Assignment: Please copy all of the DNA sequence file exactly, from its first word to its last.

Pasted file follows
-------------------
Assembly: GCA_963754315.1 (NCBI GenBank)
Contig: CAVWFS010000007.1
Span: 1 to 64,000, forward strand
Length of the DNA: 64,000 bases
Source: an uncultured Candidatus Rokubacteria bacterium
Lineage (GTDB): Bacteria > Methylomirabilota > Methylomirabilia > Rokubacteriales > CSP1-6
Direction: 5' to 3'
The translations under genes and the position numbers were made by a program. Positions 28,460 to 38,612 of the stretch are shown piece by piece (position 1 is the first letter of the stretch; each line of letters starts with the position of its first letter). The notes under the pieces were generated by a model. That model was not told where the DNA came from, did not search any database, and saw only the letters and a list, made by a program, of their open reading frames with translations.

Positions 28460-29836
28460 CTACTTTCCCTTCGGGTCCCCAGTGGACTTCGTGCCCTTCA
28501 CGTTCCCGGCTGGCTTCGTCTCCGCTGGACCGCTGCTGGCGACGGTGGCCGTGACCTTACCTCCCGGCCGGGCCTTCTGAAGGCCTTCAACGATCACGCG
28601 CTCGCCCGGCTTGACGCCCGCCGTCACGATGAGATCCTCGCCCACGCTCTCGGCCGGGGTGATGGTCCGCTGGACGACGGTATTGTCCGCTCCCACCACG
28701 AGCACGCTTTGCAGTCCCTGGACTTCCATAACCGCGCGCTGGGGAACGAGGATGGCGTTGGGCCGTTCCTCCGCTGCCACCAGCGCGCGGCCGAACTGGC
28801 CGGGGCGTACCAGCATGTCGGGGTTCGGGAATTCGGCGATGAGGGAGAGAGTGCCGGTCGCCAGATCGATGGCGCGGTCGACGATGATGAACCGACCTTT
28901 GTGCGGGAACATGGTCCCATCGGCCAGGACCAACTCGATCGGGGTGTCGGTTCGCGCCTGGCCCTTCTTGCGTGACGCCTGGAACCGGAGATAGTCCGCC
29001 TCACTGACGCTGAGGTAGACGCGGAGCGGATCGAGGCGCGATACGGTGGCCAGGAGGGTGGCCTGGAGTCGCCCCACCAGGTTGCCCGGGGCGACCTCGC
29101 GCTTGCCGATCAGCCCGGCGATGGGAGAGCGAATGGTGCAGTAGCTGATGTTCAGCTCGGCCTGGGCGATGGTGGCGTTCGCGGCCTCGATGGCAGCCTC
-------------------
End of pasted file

Assembly: GCA_963754315.1 (NCBI GenBank)
Contig: CAVWFS010000007.1
Span: 1 to 64,000, forward strand
Length of the DNA: 64,000 bases
Source: an uncultured Candidatus Rokubacteria bacterium
Lineage (GTDB): Bacteria > Methylomirabilota > Methylomirabilia > Rokubacteriales > CSP1-6
Direction: 5' to 3'
The translations under genes and the position numbers were made by a program. Positions 28,460 to 38,612 of the stretch are shown piece by piece (position 1 is the first letter of the stretch; each line of letters starts with the position of its first letter). The notes under the pieces were generated by a model. That model was not told where the DNA came from, did not search any database, and saw only the letters and a list, made by a program, of their open reading frames with translations.

Positions 28460-29836
28460 CTACTTTCCCTTCGGGTCCCCAGTGGACTTCGTGCCCTTCA
28501 CGTTCCCGGCTGGCTTCGTCTCCGCTGGACCGCTGCTGGCGACGGTGGCCGTGACCTTACCTCCCGGCCGGGCCTTCTGAAGGCCTTCAACGATCACGCG
28601 CTCGCCCGGCTTGACGCCCGCCGTCACGATGAGATCCTCGCCCACGCTCTCGGCCGGGGTGATGGTCCGCTGGACGACGGTATTGTCCGCTCCCACCACG
28701 AGCACGCTTTGCAGTCCCTGGACTTCCATAACCGCGCGCTGGGGAACGAGGATGGCGTTGGGCCGTTCCTCCGCTGCCACCAGCGCGCGGCCGAACTGGC
28801 CGGGGCGTACCAGCATGTCGGGGTTCGGGAATTCGGCGATGAGGGAGAGAGTGCCGGTCGCCAGATCGATGGCGCGGTCGACGATGATGAACCGACCTTT
28901 GTGCGGGAACATGGTCCCATCGGCCAGGACCAACTCGATCGGGGTGTCGGTTCGCGCCTGGCCCTTCTTGCGTGACGCCTGGAACCGGAGATAGTCCGCC
29001 TCACTGACGCTGAGGTAGACGCGGAGCGGATCGAGGCGCGATACGGTGGCCAGGAGGGTGGCCTGGAGTCGCCCCACCAGGTTGCCCGGGGCGACCTCGC
29101 GCTTGCCGATCAGCCCGGCGATGGGAGAGCGAATGGTGCAGTAGCTGATGTTCAGCTCGGCCTGGGCGATGGTGGCGTTCGCGGCCTCGATGGCAGCCTC